Sources within the Wizards organization have denied a published report that President Ernie Grunfeld recently rejected owner Ted Leonsis’s three-year, $4.5 million proposal to stay with the franchise. Grunfeld’s contract is set to expire after this season, but team sources said he has not been offered an extension and another person with knowledge of the situation said the New York Post report was “made up.”
Grunfeld has been one of the league’s highest-paid general managers for the past five years, with league sources contending that he earns a salary between $3.5 million and $4.5 million. The salaries for general managers and coaches have dipped considerably in recent years, with teams seeking different ways to cut down costs.
Grunfeld’s future in Washington has been a highly-discussed topic among NBA executives and scouts, with many speculating that he would not return. Grunfeld has been with the franchise since leaving Milwaukee in June 2003 and the team has posted a 275-427 record in his nine seasons, making it to the playoffs four times and winning one playoff round.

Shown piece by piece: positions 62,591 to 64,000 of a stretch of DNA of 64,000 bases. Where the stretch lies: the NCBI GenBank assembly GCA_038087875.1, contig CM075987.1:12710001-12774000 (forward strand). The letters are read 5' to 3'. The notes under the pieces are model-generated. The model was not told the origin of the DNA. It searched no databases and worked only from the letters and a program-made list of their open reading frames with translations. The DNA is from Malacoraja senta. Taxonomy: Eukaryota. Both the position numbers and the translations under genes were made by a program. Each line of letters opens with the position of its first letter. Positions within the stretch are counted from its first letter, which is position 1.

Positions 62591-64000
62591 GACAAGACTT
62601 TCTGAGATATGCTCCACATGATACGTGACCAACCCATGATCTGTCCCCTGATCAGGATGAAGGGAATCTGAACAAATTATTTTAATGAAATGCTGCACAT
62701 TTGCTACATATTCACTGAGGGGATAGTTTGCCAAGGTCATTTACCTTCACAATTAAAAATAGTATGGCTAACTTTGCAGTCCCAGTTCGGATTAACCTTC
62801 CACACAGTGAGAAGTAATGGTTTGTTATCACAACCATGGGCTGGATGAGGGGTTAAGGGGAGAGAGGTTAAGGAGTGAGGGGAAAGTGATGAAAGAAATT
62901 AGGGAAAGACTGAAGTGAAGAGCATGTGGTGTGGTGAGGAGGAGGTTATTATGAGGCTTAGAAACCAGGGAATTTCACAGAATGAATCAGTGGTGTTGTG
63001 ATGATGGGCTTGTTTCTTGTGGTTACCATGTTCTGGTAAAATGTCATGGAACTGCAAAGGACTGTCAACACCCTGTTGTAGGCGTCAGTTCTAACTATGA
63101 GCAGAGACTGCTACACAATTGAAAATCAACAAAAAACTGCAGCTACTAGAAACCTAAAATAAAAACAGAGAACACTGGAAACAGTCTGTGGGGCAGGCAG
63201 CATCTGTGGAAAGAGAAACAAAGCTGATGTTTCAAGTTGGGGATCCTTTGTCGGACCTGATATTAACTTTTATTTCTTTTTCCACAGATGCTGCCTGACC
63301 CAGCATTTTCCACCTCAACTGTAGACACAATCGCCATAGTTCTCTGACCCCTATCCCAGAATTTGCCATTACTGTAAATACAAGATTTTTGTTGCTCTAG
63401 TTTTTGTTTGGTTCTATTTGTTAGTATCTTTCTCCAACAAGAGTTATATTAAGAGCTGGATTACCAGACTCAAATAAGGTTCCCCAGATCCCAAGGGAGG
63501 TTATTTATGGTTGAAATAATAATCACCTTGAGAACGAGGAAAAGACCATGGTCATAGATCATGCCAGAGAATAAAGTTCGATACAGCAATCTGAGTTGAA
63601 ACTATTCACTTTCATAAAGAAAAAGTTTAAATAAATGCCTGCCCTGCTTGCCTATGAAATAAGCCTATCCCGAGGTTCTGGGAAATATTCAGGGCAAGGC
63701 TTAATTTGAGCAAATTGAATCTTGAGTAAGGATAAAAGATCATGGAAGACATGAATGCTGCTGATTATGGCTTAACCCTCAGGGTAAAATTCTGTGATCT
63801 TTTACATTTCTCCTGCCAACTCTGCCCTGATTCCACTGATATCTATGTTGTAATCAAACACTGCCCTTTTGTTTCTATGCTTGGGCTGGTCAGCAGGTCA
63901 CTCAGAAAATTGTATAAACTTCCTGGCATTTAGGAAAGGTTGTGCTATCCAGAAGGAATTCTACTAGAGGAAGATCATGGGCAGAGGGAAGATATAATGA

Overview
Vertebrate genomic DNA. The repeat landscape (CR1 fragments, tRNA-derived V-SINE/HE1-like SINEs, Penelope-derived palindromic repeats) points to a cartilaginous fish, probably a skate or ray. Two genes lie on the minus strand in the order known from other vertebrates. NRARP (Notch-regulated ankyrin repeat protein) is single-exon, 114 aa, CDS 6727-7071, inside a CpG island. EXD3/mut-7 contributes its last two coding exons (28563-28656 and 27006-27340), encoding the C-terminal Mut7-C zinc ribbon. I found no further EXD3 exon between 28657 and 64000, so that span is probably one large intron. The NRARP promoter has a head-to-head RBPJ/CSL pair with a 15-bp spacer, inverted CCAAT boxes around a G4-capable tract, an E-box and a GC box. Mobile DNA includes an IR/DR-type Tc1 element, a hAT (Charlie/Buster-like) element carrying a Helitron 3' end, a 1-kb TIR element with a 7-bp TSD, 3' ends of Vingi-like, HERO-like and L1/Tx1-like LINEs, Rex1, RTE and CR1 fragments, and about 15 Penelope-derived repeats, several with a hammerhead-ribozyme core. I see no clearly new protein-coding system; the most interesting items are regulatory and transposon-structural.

The Wizards have struggled mightily in the past four seasons, losing 213 of their 292 games – easily the worst four-year stretch in franchise history – and they are set to make a fourth trip to the NBA draft lottery. They matched the worst win total for an 82-game season (19) in 2008-09 and dealt with the embarrassment of Gilbert Arenas bringing guns to the locker room, setting the franchise on the course toward rebuilding.
After landing John Wall with the No. 1 overall pick in 2010, Grunfeld recently hit yet another reboot to his plans when he traded away JaVale McGee and Nick Young in exchange for veteran big man Nene nearly two months after firing Flip Saunders, whom he hired as coach nearly three years ago.
Randy Wittman has gone 9-20 since replacing Saunders. The Wizards (11-35) have the league’s second-worst record and are 2-3 since making the trade for Nene and Brian Cook. Grunfeld has worked closely with Leonsis since Leonsis became owner in June 2010 and followed his orders to accumulate draft picks and create financial flexibility.